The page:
The honeymoon is over, Mike. We sided with you when you spent two draft picks to acquire Donovan McNabb, a quarterback well past his prime with only a small handful of productive seasons left (little did we know that “a small handful of productive seasons” was really eight games), because of your resume and track record. We sided with you against Albert Haynesworth, because he made it easy to do so. We sided with you – albeit very begrudgingly – when you decided to cut Devin Thomas, the only young and talented receiver we had on this team, even when his replacement included has-beens like Joey Galloway and Roydell Williams.

Now it’s time for answers.

We are sick and tired of trying to duct-tape together a broken product and squeezing out a few more years of mediocrity from this current group of overpaid underachievers. This team needs to be blown up and rebuilt completely. Let’s end this experiment of slapping together a bunch of retreads and swinging for a 9-7 record so we can just barely slip into the playoffs (and finish with a one-and-done). Blow this team up, start from scratch, and actually build a foundation for the future.

Everyone knows that while you’ve come back for one last shot at a Super Bowl title, your real motive was to hand the team over to your son after said Super Bowl run. You want to turn this team over to your son in a few years? Give him something to work with. Don’t leave the cupboard so laughably bare for him, the way Vinny Cerrato did for you.

This team is at a crossroads right now. They’re at the proverbial fork in the road. Mike Shanahan and Bruce Allen must make the difficult choice: Are they going to be like their predecessors, sticking their heads in the sand and convincing themselves they’re only a player or two away from being “a contender?” Or are they going to see the truth, that all the teams who consider themselves contenders today (or at least have a bright future on the horizon) took their lumps, built their teams through the draft, and sprinkled in role players in the right positions?

Only time will truly tell. But if history tells us anything, then the future looks as bleak as ever for the burgundy and gold faithful.

This article was written for and cross-posted on RedskinsGab.com

More Redskins notes – 8/12/10

— I mentioned in my last post how too many people are quick to write off Clinton Portis because of the rhetoric that Shanhan is going to run the over-used concept of a “Running Back by Committee.”

I’m still saying that Portis is going to have a nice bounce-back year – a thousand-plus yards on the ground and more than a half dozen TD’s – but should Portis go down with an injury, Larry Johnson may actually be a worthwhile starter for both the Redskins and your fantasy team.

I really thought Larry Johnson was going to rebound last year for the Chiefs. It was the first offseason where he actually kept his nose clean, and didn’t resort to his usual extra-curricular activities, including publicly slamming his coach or punching some woman or uttering homophobic slurs on twitter.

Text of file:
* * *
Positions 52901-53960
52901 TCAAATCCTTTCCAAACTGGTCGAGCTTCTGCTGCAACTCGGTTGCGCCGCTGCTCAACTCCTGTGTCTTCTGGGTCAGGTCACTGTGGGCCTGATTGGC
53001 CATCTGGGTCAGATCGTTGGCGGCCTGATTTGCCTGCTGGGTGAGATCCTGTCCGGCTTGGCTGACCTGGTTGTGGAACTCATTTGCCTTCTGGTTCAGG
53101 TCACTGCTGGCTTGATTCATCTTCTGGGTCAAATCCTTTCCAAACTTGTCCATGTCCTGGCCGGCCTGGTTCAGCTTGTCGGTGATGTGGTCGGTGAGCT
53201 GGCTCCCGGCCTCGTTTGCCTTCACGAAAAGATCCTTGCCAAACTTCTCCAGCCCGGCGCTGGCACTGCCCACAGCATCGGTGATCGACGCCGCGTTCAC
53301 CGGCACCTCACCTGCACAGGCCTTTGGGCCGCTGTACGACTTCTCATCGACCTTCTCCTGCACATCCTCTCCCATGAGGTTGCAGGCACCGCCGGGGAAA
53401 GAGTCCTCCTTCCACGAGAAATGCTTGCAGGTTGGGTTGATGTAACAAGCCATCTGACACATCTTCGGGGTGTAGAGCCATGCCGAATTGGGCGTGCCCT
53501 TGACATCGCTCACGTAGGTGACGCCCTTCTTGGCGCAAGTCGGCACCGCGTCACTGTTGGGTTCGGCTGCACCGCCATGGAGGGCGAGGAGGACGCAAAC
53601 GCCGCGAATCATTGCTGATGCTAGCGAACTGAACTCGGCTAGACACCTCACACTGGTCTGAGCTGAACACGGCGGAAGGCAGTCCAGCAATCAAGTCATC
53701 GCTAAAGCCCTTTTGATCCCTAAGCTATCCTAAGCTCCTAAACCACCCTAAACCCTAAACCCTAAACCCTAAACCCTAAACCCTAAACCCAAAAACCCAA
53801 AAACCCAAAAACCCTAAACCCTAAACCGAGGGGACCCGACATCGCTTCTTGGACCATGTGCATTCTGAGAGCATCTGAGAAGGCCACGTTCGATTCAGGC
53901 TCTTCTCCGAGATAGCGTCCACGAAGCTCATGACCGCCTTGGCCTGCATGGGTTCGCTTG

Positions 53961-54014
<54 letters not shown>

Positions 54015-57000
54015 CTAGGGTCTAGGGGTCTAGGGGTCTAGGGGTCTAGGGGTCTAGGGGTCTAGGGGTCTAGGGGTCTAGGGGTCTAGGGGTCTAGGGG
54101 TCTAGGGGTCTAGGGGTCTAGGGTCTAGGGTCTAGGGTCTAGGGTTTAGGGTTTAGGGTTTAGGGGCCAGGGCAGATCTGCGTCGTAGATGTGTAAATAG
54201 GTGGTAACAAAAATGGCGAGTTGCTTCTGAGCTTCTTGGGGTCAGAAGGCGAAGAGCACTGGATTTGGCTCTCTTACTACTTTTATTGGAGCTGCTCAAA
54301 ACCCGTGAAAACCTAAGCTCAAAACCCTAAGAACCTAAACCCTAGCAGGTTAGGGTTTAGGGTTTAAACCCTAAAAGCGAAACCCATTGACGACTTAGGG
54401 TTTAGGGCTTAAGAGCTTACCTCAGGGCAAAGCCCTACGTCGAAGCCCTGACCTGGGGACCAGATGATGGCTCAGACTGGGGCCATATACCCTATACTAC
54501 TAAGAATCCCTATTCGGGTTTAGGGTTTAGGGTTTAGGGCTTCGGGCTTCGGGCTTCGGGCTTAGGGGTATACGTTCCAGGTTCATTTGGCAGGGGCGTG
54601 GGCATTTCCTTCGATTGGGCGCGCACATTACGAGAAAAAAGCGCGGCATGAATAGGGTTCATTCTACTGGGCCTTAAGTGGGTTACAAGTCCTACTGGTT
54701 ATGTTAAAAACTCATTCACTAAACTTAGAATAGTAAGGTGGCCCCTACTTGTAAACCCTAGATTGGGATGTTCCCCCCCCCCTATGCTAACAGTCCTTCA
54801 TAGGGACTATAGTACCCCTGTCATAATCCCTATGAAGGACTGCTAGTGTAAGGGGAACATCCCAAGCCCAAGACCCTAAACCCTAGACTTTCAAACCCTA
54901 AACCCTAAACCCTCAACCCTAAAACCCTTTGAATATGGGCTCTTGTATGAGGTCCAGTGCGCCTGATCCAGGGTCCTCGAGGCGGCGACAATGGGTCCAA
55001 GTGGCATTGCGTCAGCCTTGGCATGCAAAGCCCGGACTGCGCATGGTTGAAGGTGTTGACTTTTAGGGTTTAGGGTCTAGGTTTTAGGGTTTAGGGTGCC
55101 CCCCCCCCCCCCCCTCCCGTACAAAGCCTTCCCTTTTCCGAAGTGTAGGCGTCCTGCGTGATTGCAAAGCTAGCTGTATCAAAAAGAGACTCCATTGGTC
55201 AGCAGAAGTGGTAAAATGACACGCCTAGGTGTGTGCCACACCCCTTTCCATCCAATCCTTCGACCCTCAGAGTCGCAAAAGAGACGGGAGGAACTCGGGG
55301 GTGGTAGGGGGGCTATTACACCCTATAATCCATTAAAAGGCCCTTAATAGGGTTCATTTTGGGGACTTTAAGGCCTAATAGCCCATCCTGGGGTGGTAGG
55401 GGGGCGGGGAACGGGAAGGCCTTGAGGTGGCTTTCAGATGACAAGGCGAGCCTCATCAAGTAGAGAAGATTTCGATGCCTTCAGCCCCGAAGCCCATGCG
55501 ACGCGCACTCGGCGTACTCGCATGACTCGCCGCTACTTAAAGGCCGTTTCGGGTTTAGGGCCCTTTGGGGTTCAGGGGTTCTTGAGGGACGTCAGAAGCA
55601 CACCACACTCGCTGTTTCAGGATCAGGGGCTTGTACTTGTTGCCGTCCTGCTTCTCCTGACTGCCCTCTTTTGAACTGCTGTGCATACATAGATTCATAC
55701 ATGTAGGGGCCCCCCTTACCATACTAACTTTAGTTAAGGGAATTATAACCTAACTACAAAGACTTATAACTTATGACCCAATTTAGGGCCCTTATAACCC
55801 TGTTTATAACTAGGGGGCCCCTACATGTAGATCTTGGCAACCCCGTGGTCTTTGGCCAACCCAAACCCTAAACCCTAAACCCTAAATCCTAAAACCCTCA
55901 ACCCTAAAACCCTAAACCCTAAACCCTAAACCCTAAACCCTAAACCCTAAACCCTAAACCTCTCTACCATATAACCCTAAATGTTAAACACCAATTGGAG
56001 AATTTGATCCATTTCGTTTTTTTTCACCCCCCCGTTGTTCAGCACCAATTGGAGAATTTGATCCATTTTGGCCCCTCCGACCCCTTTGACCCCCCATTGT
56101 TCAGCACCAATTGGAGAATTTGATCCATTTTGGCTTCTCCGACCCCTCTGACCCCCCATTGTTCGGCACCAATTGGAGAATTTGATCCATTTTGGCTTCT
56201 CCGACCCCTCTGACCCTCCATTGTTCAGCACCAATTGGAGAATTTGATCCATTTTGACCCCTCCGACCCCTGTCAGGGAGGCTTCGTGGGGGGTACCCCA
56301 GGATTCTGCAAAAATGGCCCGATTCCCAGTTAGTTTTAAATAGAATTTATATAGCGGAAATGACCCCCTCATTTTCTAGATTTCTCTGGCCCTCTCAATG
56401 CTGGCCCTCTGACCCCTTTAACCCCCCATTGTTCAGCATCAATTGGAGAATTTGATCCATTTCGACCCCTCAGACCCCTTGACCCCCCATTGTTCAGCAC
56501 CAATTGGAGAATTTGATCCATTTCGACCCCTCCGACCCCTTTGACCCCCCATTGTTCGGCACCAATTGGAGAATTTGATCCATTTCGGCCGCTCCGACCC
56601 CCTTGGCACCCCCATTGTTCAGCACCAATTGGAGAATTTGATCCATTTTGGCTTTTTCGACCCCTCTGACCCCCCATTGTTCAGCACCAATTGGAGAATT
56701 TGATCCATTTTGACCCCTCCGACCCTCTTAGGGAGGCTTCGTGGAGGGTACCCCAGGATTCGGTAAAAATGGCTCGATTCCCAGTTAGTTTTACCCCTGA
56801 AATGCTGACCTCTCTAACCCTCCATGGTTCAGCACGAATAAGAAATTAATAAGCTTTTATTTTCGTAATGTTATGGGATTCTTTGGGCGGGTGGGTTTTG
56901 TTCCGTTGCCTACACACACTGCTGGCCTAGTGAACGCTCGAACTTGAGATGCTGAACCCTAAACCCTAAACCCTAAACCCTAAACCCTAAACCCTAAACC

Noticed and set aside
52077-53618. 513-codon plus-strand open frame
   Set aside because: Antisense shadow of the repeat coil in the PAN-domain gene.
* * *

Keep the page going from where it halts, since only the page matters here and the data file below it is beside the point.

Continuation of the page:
Looking back on my notes, I predicted that he would approach a thousands yards rushing, in one last attempt to resurrect his downward-spiraling career.

It turns out, I was wrong on both accounts.

Sure, I was way off on his totals – 581 yards rushing, no rushing TD’s, and a pedestrian 3.3 yards per carry, leading to him eventually being released from the team – but it also looks like Johnson still has one more chance to play in this league.

Johnson has quietly been impressing in training camps, so far. According to ESPN’s Matt Mosley, he’s in “excellent shape” and “actually has shown a burst at times” (the latter of which has been mentioned by many fans who have attended open training camp practices).

Johnson is not the same running back that he was in 2005 & 2006 – nor will he ever be again – but he’s certainly worth a late round draft pick, especially as a handcuff for Clinton Portis owners.

— I hate Vinny Cerrato as much as one person can hate any sports figure, but I was actually very excited when the Redskins selected Devin Thomas in the 2nd round of the 2008 draft (though I can’t say the same thing about TE Fred “Sleepy” Davis, who ironically was the best player to come out of that class).

But as he enters his third season – a year in which receivers usually prove whether they belong in this league or not –  I’m not sure whether to start calling Thomas “the Tin Man” or “the Scarecrow,” because he desperately needs an infusion of both brains AND heart.

Thomas’ skillset reminds me of a bigger version of Santonio Holmes: speedy WR who excels at YAC (Yards after Catch). But with his sloppy route running and stories of hot-dogging it during practice, it’s no surprise that Mike Shanahan has him buried on the depth chart below has-beens and retreads like Joey Galloway and Roydell Williams.

Right now, to paraphrase Denny Green, Thomas is exactly what we thought he is: a player good enough to record 7 catches for 100 yards and 2 TD’s in a game, only to follow that up with 2 receptions for 38 yards total over the next four games.

But ‘Skins fans, like myself, desperately hope that he can finally get his shit together and emerge as a starting receiver, because  at this point, he’s really the only hope we have left at the position.

Unfortunately, It’s time to pull the plug on the Malcolm Kelly project, because we need him to break out of the trainer’s room before he can actually break out on the field.